Registering your copyright is fairly easy.  You can register your copyright of images online, by mail or by hand.  Registering online is the less expensive costing $35 and quickest way.  By mail is the next easiest but takes longer and is more expensive at $60.  By hand is the least convenient unless you live near the copyright office in Washington DC and costs the same as by mail which is $60 and more than online.

You can register online at http://www.copyright.gov/eco/notice.html

Why go to the trouble of registering your copyright if you get it by simply take the images?  See the next post.

I am not an attorney nor do I play one on TV so this is only my understanding of the copyright situation and is not legal advice.  You should always seek out your legal advice from a qualified attorney. 

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© why register your copyright?

Posted: May 8th, 2014 | Author: | Filed under: Education, video production, Workflow | Comments Off

Why register your copyright? “Many choose to register their works because they wish to have the facts of their copyright on the public record and have a certificate of registration. Registered works may be eligible for statutory damages and attorney’s fees in successful litigation.”  Copyright Office, Website.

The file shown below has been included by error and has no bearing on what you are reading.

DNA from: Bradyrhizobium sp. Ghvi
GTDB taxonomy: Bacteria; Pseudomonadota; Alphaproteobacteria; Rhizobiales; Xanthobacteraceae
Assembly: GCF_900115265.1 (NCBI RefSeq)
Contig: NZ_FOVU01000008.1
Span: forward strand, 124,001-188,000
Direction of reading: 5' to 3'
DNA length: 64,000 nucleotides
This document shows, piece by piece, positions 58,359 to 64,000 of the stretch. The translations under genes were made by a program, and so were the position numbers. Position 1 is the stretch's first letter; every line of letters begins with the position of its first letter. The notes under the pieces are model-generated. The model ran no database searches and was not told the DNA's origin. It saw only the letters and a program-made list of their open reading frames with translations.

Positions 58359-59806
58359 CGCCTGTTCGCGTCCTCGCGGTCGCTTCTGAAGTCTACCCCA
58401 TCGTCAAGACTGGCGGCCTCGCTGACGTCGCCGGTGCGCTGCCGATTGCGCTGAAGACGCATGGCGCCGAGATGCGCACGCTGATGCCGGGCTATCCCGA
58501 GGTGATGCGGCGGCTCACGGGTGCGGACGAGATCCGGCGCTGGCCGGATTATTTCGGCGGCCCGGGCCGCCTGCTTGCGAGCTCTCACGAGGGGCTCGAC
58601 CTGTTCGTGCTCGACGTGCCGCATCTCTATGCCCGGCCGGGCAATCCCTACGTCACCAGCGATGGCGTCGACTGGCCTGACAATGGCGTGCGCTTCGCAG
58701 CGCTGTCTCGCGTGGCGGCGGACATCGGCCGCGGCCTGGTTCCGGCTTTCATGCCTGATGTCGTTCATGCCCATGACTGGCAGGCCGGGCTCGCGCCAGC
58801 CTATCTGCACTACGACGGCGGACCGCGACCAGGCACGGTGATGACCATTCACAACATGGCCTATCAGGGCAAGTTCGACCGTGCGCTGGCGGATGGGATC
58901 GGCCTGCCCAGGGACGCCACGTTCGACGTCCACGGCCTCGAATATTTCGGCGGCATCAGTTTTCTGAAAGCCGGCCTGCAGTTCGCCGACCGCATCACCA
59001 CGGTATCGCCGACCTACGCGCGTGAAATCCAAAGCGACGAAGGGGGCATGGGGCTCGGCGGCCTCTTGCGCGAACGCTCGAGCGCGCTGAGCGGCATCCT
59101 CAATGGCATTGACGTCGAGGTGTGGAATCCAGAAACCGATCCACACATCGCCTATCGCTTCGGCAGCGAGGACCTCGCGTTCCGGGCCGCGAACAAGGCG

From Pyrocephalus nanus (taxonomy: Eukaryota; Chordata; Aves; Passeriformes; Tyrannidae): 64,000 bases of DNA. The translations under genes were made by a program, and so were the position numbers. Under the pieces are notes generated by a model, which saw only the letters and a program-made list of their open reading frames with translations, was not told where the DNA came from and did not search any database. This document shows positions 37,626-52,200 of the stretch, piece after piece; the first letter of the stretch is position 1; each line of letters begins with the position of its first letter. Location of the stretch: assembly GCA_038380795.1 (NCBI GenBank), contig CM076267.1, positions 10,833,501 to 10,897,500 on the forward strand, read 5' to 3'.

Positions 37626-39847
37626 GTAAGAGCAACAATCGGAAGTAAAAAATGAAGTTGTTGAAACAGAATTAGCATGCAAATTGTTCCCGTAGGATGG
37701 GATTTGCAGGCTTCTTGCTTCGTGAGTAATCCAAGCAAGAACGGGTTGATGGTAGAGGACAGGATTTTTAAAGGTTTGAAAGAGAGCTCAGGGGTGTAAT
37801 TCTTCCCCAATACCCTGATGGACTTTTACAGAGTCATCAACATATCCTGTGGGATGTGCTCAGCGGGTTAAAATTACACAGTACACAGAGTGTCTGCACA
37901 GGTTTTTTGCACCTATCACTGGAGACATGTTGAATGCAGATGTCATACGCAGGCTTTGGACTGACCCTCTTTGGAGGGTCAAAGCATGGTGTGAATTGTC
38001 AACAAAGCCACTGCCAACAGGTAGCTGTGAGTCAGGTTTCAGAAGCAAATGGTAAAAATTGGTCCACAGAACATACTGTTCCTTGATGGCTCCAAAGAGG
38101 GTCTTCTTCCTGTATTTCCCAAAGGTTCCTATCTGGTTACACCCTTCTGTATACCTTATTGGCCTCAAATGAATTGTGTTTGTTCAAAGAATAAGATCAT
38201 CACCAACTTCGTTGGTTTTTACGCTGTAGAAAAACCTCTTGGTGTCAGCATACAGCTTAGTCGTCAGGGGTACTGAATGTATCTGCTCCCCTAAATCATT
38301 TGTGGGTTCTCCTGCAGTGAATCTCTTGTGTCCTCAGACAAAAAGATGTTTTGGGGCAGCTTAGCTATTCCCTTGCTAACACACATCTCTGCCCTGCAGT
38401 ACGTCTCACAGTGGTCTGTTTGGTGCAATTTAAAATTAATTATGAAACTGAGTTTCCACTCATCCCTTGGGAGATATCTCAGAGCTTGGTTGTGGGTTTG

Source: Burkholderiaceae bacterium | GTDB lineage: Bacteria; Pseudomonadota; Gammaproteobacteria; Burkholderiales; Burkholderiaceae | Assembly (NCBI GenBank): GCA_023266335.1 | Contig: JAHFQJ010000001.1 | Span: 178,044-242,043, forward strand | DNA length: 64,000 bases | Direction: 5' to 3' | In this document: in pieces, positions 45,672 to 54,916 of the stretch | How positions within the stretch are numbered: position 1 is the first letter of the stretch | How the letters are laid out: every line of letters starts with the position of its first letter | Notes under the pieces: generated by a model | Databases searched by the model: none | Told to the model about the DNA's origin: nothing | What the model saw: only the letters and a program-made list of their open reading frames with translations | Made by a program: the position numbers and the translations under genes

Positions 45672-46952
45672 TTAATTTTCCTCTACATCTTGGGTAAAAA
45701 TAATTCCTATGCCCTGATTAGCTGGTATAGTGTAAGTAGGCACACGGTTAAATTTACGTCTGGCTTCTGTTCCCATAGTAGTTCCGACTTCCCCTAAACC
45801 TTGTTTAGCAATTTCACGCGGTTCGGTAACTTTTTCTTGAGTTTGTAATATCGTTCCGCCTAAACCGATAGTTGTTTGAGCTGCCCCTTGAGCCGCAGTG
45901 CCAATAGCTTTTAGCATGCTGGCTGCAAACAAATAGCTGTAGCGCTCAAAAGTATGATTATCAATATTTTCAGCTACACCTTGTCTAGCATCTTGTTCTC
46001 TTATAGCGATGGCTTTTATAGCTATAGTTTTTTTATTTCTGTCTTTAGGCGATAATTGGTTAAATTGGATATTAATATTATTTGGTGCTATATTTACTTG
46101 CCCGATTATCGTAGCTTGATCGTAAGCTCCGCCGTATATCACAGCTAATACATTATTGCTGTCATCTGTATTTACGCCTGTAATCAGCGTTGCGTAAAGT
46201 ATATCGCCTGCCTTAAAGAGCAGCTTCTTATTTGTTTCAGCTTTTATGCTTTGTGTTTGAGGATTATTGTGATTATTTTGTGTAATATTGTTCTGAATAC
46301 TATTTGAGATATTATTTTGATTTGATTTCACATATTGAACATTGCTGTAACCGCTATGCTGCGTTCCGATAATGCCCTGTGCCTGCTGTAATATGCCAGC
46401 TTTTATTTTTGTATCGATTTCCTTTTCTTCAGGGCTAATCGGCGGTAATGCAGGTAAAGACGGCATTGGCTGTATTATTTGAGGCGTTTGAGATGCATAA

I am not an attorney nor do I play one on TV so this is only my understanding of the copyright situation and is not legal advice.  You should always seek out your legal advice from a qualified attorney.

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© copyright when is it created?

Posted: May 4th, 2014 | Author: | Filed under: Education, video production, Workflow | No Comments »

The copyright of a image or motion picture – video is created as soon as the image, be it a still or video frame, is created.  In other words push the shutter and you create a copyright of the frame as you create the frame itself. 

But what about registering that copyright?  Is that automatically done as well?  Find out about that in the next post.


I am not an attorney nor do I play one on TV so this is only my understanding of the copyright situation and is not legal advice.  You should always seek out your legal advice from a qualified attorney.